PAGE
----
Pancreatic cancer causes and risk factors

This page was reviewed under our medical and editorial policy by

Maurie Markman, MD, President, Medicine & Science.

This page was updated on May 10, 2022.

A pancreatic cancer diagnosis may spark a number of questions and concerns: How did this happen? What caused the cancer? What are the risk factors? 

What causes pancreatic cancer?

While the causes of pancreatic cancer are largely unknown at this time, cancer is a disease that's caused by mutations to the DNA. Studies have identified many risk factors that may lead to these mutations and the development of pancreatic cancer. This guide covers the basics of pancreatic cancer, as well as the risk factors and recent research.

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Modifiable risk factors

Modifiable risk factors are those you may manage or change to lower your risk of this disease. They include:

Cigarette smoking 

Smoking is one of the major risk factors associated with pancreatic cancer. Smokers have double the risk of developing pancreatic cancer compared with nonsmokers, and a quarter of pancreatic cancers are thought to be caused by cigarette smoking, according to ACS.

If you smoke, quitting tobacco may decrease your risk. A large Dutch study published in 2010 in Cancer Epidemiology, Biomarkers & Prevention found that quitting smoking gradually reduces the risk of pancreatic cancer. After 20 years, a previous smoker’s risk is the same as that of someone who never smoked. The message to current smokers is clear: Quitting smoking helps reduce your risk of pancreatic cancer. 

Obesity and physical inactivity 

Being overweight and having little physical activity are also risk factors for pancreatic cancer. Several studies suggest a link, with many specifically pointing to an individual’s body mass index (BMI). 

In a 2010 study in Cancer Causes & Control, researchers noted an increase in pancreatic cancer risk related with BMI. Compared with a person of standard weight (BMI 18.5 to less than 25), an individual with a BMI from 25 to less than 30 had a 13 percent increased risk of pancreatic cancer. A person with a BMI of 30 to less than 35 had a 19 percent increased risk. 


Diabetes has been studied extensively in relation to pancreatic cancer. An increased risk is typically found in individuals with type 2 diabetes, according to ACS.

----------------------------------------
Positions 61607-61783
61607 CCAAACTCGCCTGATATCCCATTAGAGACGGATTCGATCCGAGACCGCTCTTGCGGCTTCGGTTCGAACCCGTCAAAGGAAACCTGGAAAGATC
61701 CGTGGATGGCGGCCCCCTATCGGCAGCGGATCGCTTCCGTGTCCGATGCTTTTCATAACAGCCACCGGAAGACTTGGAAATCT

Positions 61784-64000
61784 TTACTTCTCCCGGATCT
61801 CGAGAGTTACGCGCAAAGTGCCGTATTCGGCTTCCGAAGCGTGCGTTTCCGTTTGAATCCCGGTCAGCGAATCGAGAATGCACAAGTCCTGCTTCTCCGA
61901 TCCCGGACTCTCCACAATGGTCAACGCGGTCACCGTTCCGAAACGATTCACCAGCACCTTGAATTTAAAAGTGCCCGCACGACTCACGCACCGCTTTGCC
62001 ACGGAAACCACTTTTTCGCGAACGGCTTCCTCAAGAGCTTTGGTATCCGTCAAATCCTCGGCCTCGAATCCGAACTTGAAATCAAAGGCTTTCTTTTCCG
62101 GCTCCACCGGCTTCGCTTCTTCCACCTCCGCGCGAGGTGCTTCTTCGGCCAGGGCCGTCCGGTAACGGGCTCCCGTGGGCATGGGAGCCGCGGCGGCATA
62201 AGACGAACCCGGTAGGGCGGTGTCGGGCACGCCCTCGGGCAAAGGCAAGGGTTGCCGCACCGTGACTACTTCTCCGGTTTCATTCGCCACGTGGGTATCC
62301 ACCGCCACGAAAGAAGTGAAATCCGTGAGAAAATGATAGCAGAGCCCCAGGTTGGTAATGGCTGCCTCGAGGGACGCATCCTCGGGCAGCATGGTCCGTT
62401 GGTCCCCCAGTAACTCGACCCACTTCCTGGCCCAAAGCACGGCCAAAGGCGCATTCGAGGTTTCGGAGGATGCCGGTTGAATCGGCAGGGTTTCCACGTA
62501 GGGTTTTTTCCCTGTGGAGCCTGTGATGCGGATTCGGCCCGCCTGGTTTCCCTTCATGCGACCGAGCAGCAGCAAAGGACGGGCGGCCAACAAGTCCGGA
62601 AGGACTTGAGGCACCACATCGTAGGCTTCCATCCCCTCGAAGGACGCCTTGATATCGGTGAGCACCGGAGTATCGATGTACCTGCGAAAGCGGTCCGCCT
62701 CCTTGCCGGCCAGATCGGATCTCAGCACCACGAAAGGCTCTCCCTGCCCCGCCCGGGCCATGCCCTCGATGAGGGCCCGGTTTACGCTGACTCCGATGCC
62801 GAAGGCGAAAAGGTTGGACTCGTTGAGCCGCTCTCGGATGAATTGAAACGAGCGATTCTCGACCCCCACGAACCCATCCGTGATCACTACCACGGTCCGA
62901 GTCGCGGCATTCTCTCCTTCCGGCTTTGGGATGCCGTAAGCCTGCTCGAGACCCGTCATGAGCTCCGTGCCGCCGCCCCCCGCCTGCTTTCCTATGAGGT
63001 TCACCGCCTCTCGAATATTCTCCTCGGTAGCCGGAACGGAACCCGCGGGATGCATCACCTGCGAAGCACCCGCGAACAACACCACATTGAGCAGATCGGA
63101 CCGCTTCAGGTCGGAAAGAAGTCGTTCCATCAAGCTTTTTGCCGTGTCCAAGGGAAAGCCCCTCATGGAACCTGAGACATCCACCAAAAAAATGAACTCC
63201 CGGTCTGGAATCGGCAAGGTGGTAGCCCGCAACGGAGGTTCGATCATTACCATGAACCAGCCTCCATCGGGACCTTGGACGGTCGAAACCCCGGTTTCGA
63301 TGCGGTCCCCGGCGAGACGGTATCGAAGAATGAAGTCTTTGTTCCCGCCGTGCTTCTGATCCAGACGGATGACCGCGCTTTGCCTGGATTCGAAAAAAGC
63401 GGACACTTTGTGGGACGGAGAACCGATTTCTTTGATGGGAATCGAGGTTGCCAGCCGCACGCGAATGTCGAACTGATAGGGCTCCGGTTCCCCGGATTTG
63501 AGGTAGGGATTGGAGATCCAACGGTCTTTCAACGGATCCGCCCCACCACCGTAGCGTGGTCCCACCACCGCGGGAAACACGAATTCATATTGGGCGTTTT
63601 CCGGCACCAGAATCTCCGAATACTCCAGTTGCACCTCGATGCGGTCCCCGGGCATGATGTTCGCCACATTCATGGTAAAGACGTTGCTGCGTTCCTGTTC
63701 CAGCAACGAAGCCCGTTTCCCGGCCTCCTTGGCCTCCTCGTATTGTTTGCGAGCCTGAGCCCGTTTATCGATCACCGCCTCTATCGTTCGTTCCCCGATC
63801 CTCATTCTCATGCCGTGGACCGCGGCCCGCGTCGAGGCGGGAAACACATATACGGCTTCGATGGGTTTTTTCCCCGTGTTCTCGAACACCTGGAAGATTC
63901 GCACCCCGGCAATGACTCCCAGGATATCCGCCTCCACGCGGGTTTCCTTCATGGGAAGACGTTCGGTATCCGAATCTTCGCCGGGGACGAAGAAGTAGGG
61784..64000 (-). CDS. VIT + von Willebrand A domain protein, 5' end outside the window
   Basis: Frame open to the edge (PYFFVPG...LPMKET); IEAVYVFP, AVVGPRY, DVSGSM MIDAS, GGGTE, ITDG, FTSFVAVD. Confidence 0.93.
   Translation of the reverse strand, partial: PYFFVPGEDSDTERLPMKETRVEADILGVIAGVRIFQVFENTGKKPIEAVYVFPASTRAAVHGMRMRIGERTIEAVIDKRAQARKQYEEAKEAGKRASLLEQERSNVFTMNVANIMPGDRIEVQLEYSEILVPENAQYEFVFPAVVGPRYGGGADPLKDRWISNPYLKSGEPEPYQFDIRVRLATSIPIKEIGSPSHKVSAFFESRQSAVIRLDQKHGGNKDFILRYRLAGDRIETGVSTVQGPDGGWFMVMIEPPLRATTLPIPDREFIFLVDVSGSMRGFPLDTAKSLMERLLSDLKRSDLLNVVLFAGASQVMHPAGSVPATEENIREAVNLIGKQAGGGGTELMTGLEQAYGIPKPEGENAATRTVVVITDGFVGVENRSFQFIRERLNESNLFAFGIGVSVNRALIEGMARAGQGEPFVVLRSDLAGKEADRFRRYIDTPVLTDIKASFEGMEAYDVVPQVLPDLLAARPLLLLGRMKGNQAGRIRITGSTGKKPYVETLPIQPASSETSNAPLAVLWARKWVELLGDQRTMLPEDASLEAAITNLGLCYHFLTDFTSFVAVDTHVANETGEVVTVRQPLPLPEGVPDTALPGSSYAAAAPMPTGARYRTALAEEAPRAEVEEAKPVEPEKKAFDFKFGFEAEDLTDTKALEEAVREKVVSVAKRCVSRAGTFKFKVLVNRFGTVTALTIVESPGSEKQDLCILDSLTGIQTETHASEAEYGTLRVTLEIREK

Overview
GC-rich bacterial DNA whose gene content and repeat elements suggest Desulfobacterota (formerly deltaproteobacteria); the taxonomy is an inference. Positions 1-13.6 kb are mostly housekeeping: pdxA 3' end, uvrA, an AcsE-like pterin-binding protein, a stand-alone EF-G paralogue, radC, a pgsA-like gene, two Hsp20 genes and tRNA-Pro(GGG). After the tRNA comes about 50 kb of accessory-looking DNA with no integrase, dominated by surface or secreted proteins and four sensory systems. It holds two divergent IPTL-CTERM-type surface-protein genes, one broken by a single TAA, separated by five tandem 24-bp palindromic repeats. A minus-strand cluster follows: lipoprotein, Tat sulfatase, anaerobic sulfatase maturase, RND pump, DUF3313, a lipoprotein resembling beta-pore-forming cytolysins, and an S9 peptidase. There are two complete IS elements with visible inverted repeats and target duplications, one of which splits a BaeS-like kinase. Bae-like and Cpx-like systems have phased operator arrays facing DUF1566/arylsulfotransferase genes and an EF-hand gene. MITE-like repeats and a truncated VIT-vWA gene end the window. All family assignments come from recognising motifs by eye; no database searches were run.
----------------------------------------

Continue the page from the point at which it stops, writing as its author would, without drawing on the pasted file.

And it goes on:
A 2014 review in the Annals of Surgical Oncology examined and pooled information from 88 studies on the topic, finding that diabetic patients had double the risk of developing pancreatic cancer as compared with nondiabetic patients. 

Another reverse association may be in play—in certain patients, diabetes may be an early manifestation of pancreatic cancer. Authors of a 2013 study, also published in the Annals of Surgical Oncology, noted that certain pancreatic cancer patients had a history of newly diagnosed diabetes. 

Surgery to correct the cancer also corrected the diabetes in a proportion of these patients. In these cases, pancreatic cancer may have been causing the late-onset diabetes, and this is a possible prognostic factor. It’s important to note that this is not the case with all pancreatic cancer patients, and more research is underway in this area. 

Chronic pancreatitis

Chronic inflammation of the pancreas, known as chronic pancreatitis, is a risk factor for pancreatic cancer. Chronic pancreatitis is often associated with heavy alcohol use and smoking, according to ACS. 

Non-modifiable risk factors

Some risk factors for pancreatic cancer you simply can’t change. These include:


The average age for a pancreatic cancer diagnosis is 70. Almost all patients are older than 45 at the time of diagnosis, and the risk of developing pancreatic cancer increases with advancing age. Pancreatic cancer is most frequently diagnosed in people within the age range of 65 to 74, according to the ACS.


Males are more likely to develop pancreatic cancer than females. This may be due to higher tobacco usage rates in men. In 2023, about 33,130 men and 30,920 women are estimated to be diagnosed with pancreatic cancer, according to the ACS.


African Americans have higher rates of pancreatic cancer than Caucasians. While the reason is unknown, it may be related to higher rates of diabetes or smoking among these populations.

Family history and genetic predisposition syndromes

For some people, pancreatic cancer is hereditary. In fact, up to 10 percent of all pancreatic cancers may result from genetic mutations passed from parent to child. Patients with a family history fall into two big categories: defined syndromes that lead to an increased risk of pancreatic cancer, or familial pancreatic cancer for which no specific molecular cause has yet been identified. But the vast majority of pancreatic cancers are not a result of family genetics but other causes.